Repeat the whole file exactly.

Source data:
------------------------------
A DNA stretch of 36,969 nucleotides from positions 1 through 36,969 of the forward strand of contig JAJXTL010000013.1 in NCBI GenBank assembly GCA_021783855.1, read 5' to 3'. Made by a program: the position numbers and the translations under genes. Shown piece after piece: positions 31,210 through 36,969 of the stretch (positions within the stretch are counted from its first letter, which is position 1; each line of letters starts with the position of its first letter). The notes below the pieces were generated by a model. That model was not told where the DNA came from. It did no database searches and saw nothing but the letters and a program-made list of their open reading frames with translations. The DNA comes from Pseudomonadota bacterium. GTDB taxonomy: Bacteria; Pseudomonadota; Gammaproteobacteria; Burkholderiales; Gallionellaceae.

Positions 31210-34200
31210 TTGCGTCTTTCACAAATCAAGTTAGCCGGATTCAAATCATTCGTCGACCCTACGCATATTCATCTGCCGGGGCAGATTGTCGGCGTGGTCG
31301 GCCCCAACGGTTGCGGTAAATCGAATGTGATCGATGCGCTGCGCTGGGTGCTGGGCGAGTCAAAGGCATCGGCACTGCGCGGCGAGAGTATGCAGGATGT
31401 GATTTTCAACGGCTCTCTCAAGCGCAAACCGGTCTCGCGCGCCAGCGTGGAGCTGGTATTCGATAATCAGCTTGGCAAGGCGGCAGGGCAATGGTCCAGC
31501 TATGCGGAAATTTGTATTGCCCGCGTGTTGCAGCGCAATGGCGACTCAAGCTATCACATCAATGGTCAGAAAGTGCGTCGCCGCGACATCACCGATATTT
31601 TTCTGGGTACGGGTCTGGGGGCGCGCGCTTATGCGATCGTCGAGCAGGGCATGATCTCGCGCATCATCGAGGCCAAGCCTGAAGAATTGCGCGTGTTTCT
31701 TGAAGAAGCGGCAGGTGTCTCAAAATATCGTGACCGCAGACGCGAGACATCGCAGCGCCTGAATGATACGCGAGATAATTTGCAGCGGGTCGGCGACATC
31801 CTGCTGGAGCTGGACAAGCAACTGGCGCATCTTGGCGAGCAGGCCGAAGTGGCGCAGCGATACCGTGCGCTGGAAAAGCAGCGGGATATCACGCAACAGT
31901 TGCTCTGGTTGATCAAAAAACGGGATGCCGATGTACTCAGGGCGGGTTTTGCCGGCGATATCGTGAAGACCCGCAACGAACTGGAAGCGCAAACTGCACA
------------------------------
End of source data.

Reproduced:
A DNA stretch of 36,969 nucleotides from positions 1 through 36,969 of the forward strand of contig JAJXTL010000013.1 in NCBI GenBank assembly GCA_021783855.1, read 5' to 3'. Made by a program: the position numbers and the translations under genes. Shown piece after piece: positions 31,210 through 36,969 of the stretch (positions within the stretch are counted from its first letter, which is position 1; each line of letters starts with the position of its first letter). The notes below the pieces were generated by a model. That model was not told where the DNA came from. It did no database searches and saw nothing but the letters and a program-made list of their open reading frames with translations. The DNA comes from Pseudomonadota bacterium. GTDB taxonomy: Bacteria; Pseudomonadota; Gammaproteobacteria; Burkholderiales; Gallionellaceae.

Positions 31210-34200
31210 TTGCGTCTTTCACAAATCAAGTTAGCCGGATTCAAATCATTCGTCGACCCTACGCATATTCATCTGCCGGGGCAGATTGTCGGCGTGGTCG
31301 GCCCCAACGGTTGCGGTAAATCGAATGTGATCGATGCGCTGCGCTGGGTGCTGGGCGAGTCAAAGGCATCGGCACTGCGCGGCGAGAGTATGCAGGATGT
31401 GATTTTCAACGGCTCTCTCAAGCGCAAACCGGTCTCGCGCGCCAGCGTGGAGCTGGTATTCGATAATCAGCTTGGCAAGGCGGCAGGGCAATGGTCCAGC
31501 TATGCGGAAATTTGTATTGCCCGCGTGTTGCAGCGCAATGGCGACTCAAGCTATCACATCAATGGTCAGAAAGTGCGTCGCCGCGACATCACCGATATTT
31601 TTCTGGGTACGGGTCTGGGGGCGCGCGCTTATGCGATCGTCGAGCAGGGCATGATCTCGCGCATCATCGAGGCCAAGCCTGAAGAATTGCGCGTGTTTCT
31701 TGAAGAAGCGGCAGGTGTCTCAAAATATCGTGACCGCAGACGCGAGACATCGCAGCGCCTGAATGATACGCGAGATAATTTGCAGCGGGTCGGCGACATC
31801 CTGCTGGAGCTGGACAAGCAACTGGCGCATCTTGGCGAGCAGGCCGAAGTGGCGCAGCGATACCGTGCGCTGGAAAAGCAGCGGGATATCACGCAACAGT
31901 TGCTCTGGTTGATCAAAAAACGGGATGCCGATGTACTCAGGGCGGGTTTTGCCGGCGATATCGTGAAGACCCGCAACGAACTGGAAGCGCAAACTGCACA